How New Animals Come to the Zoo
You can’t just walk into any pet store and buy an African elephant. And animal shelters certainly don’t have rare western lowland gorillas available for adoption. So, what does the Milwaukee County Zoo do when it wants to add a new animal to its collection?
We talk to other zoos, of course.
Jessica Munson, a zookeeper at the Milwaukee County Zoo, feeds a red kangaroo in February 2008.*
Today, many of our new animals come from other zoos. Through a mutual commitment to conservation, zoos work together to protect the growing number of endangered animal species. By continuously shifting the animal populations, zoos not only keep their collections fresh and exciting, but they also help to preserve the genetic diversity of each species. They do this through Species Survival Plans (SSPs) coordinated by the Association of Zoos and Aquariums.*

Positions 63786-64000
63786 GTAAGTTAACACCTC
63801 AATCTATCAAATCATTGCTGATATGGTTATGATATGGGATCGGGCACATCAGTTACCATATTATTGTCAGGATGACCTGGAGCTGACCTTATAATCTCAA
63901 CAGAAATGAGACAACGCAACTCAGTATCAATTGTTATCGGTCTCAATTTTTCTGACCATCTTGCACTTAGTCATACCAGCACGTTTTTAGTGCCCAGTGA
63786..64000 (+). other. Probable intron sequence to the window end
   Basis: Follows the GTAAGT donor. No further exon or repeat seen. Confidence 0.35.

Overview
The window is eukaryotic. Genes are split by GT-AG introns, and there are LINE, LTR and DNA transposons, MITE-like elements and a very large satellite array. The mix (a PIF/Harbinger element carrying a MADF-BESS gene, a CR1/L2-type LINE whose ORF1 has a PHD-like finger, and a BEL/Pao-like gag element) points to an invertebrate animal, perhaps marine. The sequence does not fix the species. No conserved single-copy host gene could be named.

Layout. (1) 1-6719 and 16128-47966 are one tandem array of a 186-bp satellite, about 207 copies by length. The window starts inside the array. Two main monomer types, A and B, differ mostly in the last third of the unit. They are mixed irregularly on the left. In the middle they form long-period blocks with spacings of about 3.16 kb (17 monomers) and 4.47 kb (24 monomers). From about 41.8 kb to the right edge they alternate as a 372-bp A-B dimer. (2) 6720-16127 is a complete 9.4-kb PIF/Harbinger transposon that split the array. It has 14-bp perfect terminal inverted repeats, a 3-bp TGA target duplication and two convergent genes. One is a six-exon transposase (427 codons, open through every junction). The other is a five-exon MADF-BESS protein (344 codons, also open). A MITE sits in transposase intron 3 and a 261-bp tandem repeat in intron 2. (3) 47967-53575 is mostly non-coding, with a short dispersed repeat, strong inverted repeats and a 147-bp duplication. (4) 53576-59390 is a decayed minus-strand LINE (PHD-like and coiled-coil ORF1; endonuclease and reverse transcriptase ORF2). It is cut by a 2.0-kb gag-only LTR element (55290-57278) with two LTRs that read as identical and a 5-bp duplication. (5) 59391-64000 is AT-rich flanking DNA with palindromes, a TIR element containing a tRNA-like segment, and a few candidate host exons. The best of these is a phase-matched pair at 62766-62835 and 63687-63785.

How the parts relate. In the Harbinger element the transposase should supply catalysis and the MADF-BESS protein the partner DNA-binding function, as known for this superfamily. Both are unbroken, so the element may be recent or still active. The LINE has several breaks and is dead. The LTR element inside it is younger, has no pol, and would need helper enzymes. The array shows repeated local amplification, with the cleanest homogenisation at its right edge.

Some species are so rare that they have only a few animals left in captivity. For example, as of November 2009 there were only 116 Guam kingfisher birds left on the planet, all of which can be found in zoos. When there are so few animals left, zoo officials must work together to find out which animals have the best chance for successfully breeding. This may mean moving one of our adult animals to another zoo where there is a potential mate. Or it could mean that another zoo sends us a couple of young animals in hopes of giving them a good chance at reproducing.
The Milwaukee County Zoo has exhibited elephants since 1907, when Henry “Heine” Bulder, one of the founding members of the Zoological Society of Milwaukee, personally purchased for the Zoo an elephant named Countess Heine. Here elephants Ruth (foreground) and Brittany play outdoors in the aftermath of a 10-inch snowfall on March 21, 2008. Even though they are warm-climate mammals, African elephants have thick skin that soaks up solar rays, keeping them warm in cold Wisconsin.